The South Fork Powerhouse Project was also noteworthy for the successes and challenges experienced during 3.5 years of construction. When it became impossible to stabilize a cofferdam, SMUD was granted regulatory approval to dry up the quarter-mile reach below Slab Creek Dam to complete the excavation and deep foundations for the powerhouse and BFRF. The project used the newly constructed penstock in Adit 3 to make the license-required instream flow releases during this period of construction. The project also included a pilot project for hardening infrastructure in High Wildfire Risk Areas when designing and constructing the 12-kV pole line. And lastly, the project employed remote/virtual commissioning methods to complete commissioning when manufacturer’s representatives were prohibited from entering the U.S. due to restrictions associated with COVID-19.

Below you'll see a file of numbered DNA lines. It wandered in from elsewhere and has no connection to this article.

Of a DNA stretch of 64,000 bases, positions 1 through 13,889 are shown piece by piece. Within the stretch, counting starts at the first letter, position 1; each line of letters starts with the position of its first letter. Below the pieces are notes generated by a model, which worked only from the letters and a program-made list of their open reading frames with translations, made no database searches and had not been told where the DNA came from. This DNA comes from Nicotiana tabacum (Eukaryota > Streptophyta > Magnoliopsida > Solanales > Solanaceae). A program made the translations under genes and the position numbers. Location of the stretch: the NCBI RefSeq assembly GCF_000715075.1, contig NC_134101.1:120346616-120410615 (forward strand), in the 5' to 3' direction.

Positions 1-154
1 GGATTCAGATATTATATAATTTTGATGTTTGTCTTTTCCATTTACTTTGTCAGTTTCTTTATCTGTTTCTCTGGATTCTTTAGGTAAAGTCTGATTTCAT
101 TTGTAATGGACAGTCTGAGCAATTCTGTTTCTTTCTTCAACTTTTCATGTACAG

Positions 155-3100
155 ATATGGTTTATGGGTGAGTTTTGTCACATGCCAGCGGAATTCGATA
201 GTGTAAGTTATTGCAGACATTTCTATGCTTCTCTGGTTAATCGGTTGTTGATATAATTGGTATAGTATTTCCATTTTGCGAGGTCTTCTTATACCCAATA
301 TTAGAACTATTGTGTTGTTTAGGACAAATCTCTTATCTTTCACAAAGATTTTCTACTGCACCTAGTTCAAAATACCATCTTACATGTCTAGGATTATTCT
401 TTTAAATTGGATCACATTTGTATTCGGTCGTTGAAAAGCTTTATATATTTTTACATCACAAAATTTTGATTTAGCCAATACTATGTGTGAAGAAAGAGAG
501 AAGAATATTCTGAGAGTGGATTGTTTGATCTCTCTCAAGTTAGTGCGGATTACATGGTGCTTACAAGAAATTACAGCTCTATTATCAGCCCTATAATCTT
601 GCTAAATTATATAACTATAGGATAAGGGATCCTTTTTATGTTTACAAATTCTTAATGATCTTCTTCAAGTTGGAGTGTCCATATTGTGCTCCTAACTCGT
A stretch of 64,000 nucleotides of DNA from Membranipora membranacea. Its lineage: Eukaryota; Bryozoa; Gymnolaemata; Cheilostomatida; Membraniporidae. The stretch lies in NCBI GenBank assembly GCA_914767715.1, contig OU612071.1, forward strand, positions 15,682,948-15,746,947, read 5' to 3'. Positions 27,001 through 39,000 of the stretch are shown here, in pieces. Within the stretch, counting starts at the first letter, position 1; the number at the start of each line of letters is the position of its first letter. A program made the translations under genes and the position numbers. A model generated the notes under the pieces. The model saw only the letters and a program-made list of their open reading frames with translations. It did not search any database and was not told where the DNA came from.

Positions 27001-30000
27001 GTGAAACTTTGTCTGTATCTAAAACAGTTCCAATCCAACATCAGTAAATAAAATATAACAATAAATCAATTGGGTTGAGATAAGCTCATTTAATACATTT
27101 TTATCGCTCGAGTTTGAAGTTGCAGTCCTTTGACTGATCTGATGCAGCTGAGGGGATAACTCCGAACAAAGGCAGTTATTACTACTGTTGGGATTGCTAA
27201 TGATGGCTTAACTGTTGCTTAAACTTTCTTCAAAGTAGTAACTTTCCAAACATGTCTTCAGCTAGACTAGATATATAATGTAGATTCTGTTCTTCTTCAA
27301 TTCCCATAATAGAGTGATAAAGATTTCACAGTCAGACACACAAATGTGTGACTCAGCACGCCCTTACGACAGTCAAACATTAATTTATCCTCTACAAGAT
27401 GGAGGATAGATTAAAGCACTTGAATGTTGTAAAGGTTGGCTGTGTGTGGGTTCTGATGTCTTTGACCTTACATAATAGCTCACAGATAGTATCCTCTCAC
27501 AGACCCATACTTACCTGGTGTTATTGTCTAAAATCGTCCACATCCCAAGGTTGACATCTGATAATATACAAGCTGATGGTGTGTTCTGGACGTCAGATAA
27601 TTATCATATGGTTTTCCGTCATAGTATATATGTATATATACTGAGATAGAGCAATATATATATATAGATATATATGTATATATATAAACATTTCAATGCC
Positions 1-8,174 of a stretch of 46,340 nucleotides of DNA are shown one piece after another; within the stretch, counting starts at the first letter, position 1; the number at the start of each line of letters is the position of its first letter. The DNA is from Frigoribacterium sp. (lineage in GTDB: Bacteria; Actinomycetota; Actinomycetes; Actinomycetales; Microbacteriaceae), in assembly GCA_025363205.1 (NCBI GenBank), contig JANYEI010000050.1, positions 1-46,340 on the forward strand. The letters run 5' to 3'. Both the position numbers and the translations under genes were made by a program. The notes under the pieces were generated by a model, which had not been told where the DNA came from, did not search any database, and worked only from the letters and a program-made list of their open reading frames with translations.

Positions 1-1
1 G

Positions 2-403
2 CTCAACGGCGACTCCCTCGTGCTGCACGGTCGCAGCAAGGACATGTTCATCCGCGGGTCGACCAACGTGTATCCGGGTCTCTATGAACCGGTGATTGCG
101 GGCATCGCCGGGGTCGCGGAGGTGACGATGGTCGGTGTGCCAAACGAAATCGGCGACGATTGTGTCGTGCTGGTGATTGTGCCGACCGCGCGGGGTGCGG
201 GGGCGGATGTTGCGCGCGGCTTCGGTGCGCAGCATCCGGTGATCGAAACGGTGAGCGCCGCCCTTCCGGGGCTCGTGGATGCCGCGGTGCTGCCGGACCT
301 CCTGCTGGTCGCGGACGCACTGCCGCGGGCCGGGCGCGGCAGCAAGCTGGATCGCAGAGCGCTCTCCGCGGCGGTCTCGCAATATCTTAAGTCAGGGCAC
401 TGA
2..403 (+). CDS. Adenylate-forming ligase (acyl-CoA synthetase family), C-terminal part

Bill Collins, P.E., is principal mechanical engineer with the Sacramento Municipal Utility District and was project development manager for the South Fork Powerhouse project.

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Elizabeth Ingram is content director for the Hydro Review website and HYDROVISION International. She has more than 17 years of experience with the hydroelectric power industry. Follow her on Twitter @ElizabethIngra4 .